With the school year rapidly drawing to a close, I thought I would focus this week’s letter on educational issues. Interestingly, The Economist magazine recently published an article that reviews the controversial federal DC Opportunity Scholarship Program last week. This program offers vouchers worth up to $12,000 towards tuition at a private school. In part, the article reads,
“In the past two years studies of Louisiana and Ohio have found that pupils using a voucher did worse on state tests than peers at public schools. A recent literature review concluded that “the effects of vouchers have been disappointing relative to early views on their promise”.
“On April 27th another study put the boot in. The Institute of Education Sciences, the research arm of the Department of Education, analyzed the results of children in Washington, DC’s scheme between 2012 and 2014. It found that, on average, pupils who attended private school had lower math scores at the end of their first year than those who did not.”
The article goes on to highlight a few of the other educational reforms that have touched the city, including the massive rise in Public Charter School enrollment. It even notes that (traditional) DC Public schools had largest gains on a national test than any other large city since 2011. The sharp-eyed among you will notice that not many students can attend schools of the caliber of Sidwell Friends with a $12,000 voucher.
Taken together, these reforms have done a lot to improve the educational prospects of students from many corners of the city. The availability of Public Charter Schools and the MySchoolDC lottery has given families options that they didn’t have only a few short years ago. In response to a Washington Post article, James Albright, the principal of the well-regarded Alice Deal Middle School in DC wrote in his weekly newsletter:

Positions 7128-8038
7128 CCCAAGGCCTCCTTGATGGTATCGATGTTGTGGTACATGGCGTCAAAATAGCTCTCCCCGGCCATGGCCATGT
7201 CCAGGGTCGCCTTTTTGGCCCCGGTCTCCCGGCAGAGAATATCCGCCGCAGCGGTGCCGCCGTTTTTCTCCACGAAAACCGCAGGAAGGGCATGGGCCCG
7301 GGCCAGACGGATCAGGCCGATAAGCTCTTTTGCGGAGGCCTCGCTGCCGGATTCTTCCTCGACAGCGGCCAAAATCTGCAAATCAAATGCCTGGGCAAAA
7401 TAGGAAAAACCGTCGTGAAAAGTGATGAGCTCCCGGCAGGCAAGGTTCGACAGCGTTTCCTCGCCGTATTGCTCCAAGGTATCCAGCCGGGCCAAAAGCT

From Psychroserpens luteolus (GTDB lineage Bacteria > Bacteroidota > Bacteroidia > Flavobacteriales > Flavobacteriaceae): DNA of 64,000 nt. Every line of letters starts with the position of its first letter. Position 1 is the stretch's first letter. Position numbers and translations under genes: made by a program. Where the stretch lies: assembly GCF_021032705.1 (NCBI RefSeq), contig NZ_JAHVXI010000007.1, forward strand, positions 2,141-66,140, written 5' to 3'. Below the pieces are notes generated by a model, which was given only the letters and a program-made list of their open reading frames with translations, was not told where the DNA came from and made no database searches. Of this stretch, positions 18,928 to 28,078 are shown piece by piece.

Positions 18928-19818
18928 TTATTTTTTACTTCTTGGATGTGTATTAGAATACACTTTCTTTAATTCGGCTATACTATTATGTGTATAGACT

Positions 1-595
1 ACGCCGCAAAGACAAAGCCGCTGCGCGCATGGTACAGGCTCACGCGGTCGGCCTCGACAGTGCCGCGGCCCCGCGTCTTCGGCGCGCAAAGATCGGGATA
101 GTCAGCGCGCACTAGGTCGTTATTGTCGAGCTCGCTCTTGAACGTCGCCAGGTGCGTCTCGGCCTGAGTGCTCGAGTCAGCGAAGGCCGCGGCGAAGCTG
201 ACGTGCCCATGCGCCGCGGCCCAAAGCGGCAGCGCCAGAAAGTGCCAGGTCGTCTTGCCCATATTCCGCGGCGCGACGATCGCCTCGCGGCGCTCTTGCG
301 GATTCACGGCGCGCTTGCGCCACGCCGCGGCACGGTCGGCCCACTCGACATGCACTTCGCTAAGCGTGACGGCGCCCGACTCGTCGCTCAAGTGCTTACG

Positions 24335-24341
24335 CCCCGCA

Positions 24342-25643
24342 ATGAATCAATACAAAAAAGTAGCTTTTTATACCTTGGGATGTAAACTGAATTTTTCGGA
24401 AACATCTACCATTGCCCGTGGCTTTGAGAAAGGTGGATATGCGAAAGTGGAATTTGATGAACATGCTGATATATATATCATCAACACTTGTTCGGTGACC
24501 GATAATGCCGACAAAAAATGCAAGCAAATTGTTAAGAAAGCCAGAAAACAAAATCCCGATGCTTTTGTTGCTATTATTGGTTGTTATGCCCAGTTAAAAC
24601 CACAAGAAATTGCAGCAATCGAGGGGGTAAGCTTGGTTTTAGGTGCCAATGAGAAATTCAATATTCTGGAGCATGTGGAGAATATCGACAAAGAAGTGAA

These are not the same schools as five or ten or twenty years ago – they are better. DCPS works harder on what it is trying to do – academically, culturally, structurally, with its leadership – than any other district I know about. The work is difficult – but it is slowly, slowly making a difference. Remember, there were lots of families (there still are) that wouldn’t have touched Deal with a 10-foot pole. Perspectives can change – if we are open.
Families who have confidence in their school options for their children feel that they can stay in the city longer. That, in turn, impacts the city’s housing inventory and economy and affects us all.
As a Realtor, I am not allowed to give clients my opinion on any particular school or school district. However, I can share resources such as MySchoolDC.com or The National Center for Education Statistics to help prospective homebuyers make the best decision for their families.